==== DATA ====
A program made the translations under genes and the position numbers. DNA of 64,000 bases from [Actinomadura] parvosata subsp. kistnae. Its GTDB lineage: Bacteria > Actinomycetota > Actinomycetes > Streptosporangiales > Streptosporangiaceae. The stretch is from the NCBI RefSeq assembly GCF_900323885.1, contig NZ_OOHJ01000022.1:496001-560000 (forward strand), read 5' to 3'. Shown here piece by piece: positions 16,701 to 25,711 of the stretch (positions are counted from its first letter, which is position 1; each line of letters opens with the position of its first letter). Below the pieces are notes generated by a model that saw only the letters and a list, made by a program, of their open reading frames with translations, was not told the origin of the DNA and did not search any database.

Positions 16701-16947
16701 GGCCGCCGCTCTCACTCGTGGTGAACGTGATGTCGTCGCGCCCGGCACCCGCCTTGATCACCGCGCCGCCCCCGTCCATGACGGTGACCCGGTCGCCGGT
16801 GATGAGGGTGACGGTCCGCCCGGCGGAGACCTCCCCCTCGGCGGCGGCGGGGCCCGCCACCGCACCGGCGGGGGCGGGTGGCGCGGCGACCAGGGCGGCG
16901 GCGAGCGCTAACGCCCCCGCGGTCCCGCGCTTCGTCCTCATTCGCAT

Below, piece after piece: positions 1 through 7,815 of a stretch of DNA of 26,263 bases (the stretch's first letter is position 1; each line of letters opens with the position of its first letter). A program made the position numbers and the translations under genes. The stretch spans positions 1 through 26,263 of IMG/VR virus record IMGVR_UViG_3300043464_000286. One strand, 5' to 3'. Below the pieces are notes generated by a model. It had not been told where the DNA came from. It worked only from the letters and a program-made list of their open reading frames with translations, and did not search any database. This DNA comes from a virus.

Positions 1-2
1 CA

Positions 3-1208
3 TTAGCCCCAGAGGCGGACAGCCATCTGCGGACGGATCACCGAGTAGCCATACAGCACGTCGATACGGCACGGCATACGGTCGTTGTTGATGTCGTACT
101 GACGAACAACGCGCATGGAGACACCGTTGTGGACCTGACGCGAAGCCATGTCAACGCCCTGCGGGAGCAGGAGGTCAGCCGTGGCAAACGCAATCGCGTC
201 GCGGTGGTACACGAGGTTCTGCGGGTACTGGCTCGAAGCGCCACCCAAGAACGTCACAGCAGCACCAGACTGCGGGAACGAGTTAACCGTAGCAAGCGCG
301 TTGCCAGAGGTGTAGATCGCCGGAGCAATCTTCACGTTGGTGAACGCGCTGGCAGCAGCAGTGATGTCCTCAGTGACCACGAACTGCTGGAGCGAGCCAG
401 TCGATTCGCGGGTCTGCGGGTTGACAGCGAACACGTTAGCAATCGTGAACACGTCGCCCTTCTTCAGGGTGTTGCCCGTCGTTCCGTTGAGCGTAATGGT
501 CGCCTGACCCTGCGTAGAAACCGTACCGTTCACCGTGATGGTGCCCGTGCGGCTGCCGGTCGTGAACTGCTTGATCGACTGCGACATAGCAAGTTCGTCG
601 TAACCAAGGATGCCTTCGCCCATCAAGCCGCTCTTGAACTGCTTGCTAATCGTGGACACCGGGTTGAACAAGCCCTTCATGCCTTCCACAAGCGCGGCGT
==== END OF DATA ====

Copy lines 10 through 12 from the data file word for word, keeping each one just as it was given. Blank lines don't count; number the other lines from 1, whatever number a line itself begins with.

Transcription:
3 TTAGCCCCAGAGGCGGACAGCCATCTGCGGACGGATCACCGAGTAGCCATACAGCACGTCGATACGGCACGGCATACGGTCGTTGTTGATGTCGTACT
101 GACGAACAACGCGCATGGAGACACCGTTGTGGACCTGACGCGAAGCCATGTCAACGCCCTGCGGGAGCAGGAGGTCAGCCGTGGCAAACGCAATCGCGTC
201 GCGGTGGTACACGAGGTTCTGCGGGTACTGGCTCGAAGCGCCACCCAAGAACGTCACAGCAGCACCAGACTGCGGGAACGAGTTAACCGTAGCAAGCGCG